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At his daily briefing on Thursday afternoon, Pentagon spokesman John Kirby attempted but failed, to clear the Watson mess. “We don’t offer intelligence on the whereabouts of key military officers on the battlefield, and we don’t participate in the Ukrainian military’s targeting decisions,” he said. Kirby may be a straight shooter, but he appeared to be arguing about something the Times had not written. The operative terms in the Times piece are “targeting help” and information about “mobile headquarters,” not GPS coordinates for the Ukrainian strikes.

Of course, the Biden administration is irritated with the Times article because it states the obvious. According to the Times piece, the White House is concerned that boasting about killing Russian generals may escalate the conflict. That’s one interpretation. Another possibility is that sloppy Russian security and battlefield rashness are assisting the Ukrainians in assassinating Russian generals.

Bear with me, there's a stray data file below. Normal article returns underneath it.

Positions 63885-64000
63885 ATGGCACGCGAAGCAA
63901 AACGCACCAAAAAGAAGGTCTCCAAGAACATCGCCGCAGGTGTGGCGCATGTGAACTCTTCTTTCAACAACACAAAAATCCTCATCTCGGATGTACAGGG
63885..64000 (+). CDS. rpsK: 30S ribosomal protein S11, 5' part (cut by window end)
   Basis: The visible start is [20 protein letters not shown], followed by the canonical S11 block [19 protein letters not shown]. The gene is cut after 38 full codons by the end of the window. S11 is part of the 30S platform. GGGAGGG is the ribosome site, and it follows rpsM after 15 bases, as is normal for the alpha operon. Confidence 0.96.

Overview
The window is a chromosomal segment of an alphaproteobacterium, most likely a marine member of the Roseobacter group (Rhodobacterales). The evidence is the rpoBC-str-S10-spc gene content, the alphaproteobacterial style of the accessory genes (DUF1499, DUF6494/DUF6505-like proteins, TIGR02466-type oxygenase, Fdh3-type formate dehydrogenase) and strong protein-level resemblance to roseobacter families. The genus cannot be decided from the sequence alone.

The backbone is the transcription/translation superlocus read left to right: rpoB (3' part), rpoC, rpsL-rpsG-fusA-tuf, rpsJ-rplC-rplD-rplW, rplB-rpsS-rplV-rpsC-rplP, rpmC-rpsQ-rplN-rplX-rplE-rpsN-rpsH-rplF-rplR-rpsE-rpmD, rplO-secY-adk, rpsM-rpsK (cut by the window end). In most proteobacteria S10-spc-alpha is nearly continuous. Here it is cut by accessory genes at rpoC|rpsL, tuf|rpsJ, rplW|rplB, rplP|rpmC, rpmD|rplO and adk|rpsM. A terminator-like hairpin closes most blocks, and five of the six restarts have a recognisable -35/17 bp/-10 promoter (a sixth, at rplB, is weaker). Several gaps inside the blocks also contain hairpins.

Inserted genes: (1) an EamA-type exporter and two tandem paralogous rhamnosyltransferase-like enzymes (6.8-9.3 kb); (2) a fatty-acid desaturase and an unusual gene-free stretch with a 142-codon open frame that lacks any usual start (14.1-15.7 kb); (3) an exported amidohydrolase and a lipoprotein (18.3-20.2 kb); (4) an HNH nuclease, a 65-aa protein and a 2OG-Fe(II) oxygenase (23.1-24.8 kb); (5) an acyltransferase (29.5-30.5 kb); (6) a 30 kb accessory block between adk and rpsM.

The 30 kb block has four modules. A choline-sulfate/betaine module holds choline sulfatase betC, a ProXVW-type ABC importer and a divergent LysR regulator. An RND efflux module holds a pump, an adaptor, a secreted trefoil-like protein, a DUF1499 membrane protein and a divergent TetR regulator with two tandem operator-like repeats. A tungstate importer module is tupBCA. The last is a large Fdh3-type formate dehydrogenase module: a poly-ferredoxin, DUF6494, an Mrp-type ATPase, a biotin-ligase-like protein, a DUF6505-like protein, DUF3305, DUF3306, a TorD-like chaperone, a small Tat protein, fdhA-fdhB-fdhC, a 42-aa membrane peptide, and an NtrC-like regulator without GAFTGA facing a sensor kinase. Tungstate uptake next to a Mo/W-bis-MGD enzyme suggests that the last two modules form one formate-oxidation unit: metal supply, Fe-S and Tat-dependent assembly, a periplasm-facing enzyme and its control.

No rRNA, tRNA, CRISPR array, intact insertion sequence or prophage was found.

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The print headline for the Times piece, “U.S. Aided Kyiv in Targeting Russian Generals,” softened the facts by substituting “targeting” for “kill” in the original Web headline. Who, however, was duped? To some ears, the tale sounded like the US was assassinating Russian generals, and global assassination has an unpleasant Kennedy-era odor that our government now avoids. Phil Mudd, a CNN counterterrorism analyst, and former FBI senior intelligence consultant said as much on the subject Thursday morning on CNN. “In most cases, intelligence is not used in assassination operations,” Mudd explained. “I concur with the White House’s position. “I believed the title was deceptive.” However, Mudd’s account of the murder was no more detailed than Watson’s. According to his account, the US offers intelligence as well as the location of forces and command posts to the Ukrainians, who “may combine that with other intelligence and say we’re going after that building because we believe high-value targets are there.” That, in Mudd’s opinion, is not the same as assassination. You make the decision.